Joint Force Quarterly 76

Joint Force Quarterly 76

(1st Quarter, January 2015)

Joint Force Interdependence

  • Strength Through Diversity
  • Nonlethal Weapons

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Executive Summary

By William T. Eliason

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Navy Perspective on Joint Force Interdependence

By Jonathan Greenert

Looking ahead to the Department of Defense’s (DOD’s) fiscal prospects and security challenges in the second half of this decade and beyond, the Services and their partners will have to find ever more ingenious ways to come together. It is time for us to think and act in a more ecumenical way as we build programs and capabilities. We should build stronger ties, streamline intelligently, innovate, and wisely use funds at our disposal. We need a broader conversation about how to capitalize on each Service’s strengths and “domain knowledge” to better integrate capabilities. Moving in this direction is not only about savings or cost avoidance; it is about better warfighting.

Bringing Space Crisis Stability Down to Earth

By James P. Finch

Tensions in the South and East China seas have been elevated during the last year. Territorial disputes in these areas flare periodically, but historically the brinkmanship has largely been confined to encounters at sea, with maritime law enforcement vessels confronting fishing fleets as traditional naval forces lurk just over the horizon. Given that the objects of these political disputes are islands, shoals, and the vast resources around and beneath them, it is only natural that the armed instruments of power brought to bear would operate in close proximity to the territory in question.

JPME Today

Debunking Technical Competency as the Sole Source of Innovation

By Burton H. Catledge

Academic and governmental organizations have sounded the alarm that the United States is rapidly losing technical competence, and this decline places the Nation at risk. A 1983 National Science Foundation (NSF) report stated, “If an unfriendly foreign power had attempted to impose on America the mediocre educational performance that exists today, we might well view it as an act of war.” In 1999, Congress chartered the U.S. Commission on National Security/21st Century (also known as the Hart-Rudman Commission) to provide the most comprehensive Government-sponsored review of U.S. national security in 50 years. The report highlighted a lack of U.S. technical competence as a national security threat second only to the threat of weapons of mass destruction in the hands of terrorists. This article attempts to answer the question: “Does improving technical competency enhance innovation?”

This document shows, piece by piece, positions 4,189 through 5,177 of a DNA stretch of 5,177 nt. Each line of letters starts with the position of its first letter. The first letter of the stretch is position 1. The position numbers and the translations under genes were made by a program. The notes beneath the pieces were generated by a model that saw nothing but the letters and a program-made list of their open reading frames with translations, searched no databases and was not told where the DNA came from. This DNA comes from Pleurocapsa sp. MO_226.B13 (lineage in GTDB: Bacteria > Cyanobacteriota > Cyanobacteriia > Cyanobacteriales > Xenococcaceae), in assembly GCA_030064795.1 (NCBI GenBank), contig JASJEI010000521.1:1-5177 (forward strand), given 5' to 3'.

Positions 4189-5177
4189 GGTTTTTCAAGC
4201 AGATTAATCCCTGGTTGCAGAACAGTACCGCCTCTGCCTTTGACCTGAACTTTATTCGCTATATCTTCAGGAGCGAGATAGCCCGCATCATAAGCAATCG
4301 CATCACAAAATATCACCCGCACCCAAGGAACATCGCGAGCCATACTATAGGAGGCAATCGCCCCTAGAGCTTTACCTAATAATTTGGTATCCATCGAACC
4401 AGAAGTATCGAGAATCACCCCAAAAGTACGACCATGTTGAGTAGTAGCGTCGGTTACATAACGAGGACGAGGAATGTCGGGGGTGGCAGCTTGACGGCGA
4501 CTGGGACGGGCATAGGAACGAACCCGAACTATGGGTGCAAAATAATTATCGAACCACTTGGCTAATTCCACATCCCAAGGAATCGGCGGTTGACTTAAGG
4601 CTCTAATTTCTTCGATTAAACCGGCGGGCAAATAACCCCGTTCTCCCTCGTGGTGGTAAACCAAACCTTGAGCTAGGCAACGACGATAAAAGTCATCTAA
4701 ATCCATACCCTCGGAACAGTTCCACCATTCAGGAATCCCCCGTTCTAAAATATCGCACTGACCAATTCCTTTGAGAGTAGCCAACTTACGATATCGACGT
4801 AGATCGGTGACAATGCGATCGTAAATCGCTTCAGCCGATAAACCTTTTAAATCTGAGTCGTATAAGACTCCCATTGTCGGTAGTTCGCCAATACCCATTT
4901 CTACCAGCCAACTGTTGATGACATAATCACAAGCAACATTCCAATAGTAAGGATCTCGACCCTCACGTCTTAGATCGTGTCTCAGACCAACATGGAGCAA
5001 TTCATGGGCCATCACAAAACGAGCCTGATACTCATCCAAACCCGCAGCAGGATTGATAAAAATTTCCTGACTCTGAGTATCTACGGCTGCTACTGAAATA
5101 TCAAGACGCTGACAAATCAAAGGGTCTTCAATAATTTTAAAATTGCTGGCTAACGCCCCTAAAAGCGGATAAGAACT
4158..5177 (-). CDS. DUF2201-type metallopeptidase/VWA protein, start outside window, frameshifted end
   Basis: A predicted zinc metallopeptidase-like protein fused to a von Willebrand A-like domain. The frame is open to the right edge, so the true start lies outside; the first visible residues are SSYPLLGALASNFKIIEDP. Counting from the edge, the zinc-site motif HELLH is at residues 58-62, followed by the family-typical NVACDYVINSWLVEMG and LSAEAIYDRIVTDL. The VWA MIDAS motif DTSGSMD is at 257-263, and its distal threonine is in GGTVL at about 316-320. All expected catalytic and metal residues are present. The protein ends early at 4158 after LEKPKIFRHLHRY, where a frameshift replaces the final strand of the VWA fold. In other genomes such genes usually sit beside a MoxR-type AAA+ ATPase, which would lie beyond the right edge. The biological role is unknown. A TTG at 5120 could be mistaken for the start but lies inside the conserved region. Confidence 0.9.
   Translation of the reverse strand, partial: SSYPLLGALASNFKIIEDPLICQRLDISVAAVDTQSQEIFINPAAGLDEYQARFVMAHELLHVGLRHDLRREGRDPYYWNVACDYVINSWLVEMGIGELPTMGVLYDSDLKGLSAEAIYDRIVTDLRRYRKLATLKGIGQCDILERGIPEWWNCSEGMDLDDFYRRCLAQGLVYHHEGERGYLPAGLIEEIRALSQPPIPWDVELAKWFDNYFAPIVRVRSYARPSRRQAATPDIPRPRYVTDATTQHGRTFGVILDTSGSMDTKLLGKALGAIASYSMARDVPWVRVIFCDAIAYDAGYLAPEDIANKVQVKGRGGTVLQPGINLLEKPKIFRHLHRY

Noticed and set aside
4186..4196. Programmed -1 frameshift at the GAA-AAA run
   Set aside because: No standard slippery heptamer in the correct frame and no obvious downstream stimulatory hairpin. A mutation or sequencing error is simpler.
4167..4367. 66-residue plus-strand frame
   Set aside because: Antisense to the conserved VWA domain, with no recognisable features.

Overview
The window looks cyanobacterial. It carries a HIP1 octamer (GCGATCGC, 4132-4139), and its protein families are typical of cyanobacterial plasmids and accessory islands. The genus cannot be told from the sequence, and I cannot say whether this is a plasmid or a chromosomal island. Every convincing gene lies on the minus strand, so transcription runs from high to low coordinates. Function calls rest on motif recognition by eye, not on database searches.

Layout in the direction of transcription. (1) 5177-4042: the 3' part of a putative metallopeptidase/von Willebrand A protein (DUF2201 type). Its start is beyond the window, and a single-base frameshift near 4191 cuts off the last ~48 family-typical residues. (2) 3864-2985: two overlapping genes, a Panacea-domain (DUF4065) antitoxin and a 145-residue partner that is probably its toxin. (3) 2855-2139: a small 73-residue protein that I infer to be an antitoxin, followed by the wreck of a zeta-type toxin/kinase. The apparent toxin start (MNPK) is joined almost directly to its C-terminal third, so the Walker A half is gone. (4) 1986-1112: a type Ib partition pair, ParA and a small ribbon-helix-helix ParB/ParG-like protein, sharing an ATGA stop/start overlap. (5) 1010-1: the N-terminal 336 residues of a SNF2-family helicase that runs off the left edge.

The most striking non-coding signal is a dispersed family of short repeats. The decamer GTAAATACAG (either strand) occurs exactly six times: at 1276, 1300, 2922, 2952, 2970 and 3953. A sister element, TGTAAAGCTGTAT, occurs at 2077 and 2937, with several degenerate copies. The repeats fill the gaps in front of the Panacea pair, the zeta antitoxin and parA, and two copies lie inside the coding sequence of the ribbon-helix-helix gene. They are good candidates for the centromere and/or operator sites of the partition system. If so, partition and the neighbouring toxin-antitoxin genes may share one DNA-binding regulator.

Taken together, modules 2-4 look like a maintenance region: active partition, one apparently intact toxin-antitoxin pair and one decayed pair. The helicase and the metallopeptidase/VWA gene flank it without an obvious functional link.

Should Military Officers Study Policy Analysis?

By Nikolas K. Gvosdev

Recently, during a symposium with security studies faculty members from civilian institutions, the question arose as to how those of us who teach in the country’s professional military institutions approach the study and use of policy analysis in our classrooms. There was a certain degree of incredulity that places such as the Naval War College (and its sister institutions) would encourage their students—people bound by oath to faithfully execute the orders of the commander in chief—to probe and analyze decisions taken by the current and past Presidents as part of their academic experience. Indeed, many question whether military officers need to engage in the dissection and discussion of national security decisionmaking since, echoing Alfred Tennyson’s famous exhortation in his classic poem “The Charge of the Light Brigade,” “Theirs not to reason why/Theirs but to do and die.” Others take the view that, for military officers, ignorance may be bliss, following the advice popularly ascribed to the German chancellor Otto von Bismarck: “The less the people know about how sausages and laws are made, the better they sleep in the night.”

Assessing Causality in a Complex Security Environment

By Andrew L. Stigler

In May 2014, I was moderating a Naval War College seminar on the topic of U.S. policy in the Middle East. The discussion involved President George W. Bush’s statement that a democratic Iraq would serve as a “beacon of democracy” in the Middle East, leading nations and peoples in that region to reappraise their systems of government and, perhaps, initiate democracy movements of their own. A student raised his hand.

Next Steps for Transforming Education at National Defense University

By Christopher J. Lamb and Brittany Porro

National Defense University (NDU) is implementing major reforms in the graduate-level programs it provides senior military officers and other national security professionals. If all goes as planned, the result will be a transformation in the way the university educates senior national security leaders.1 This article does not review the status of current change initiatives. Instead, it looks beyond the changes under way for the 2014–2015 academic year and identifies future steps senior leaders might consider in order to maintain momentum for the transformation of joint professional military education.


A Strong Force Is a Diverse Fighting Force

By Larry O. Spencer

A strong fighting force is a diverse fighting force. Said another way, diversity equals combat power. Therefore, we should strive to have diversity, both up and down the ranks, because it makes us better. In addition to the benefits of diverse views and opinions, it is important for the top echelon of military leadership to reflect the diversity of the Nation—not to achieve numbers for the sake of achieving numbers, but because young enlisted members and officers need to see a way to top leadership positions if they have the drive and talent to get there.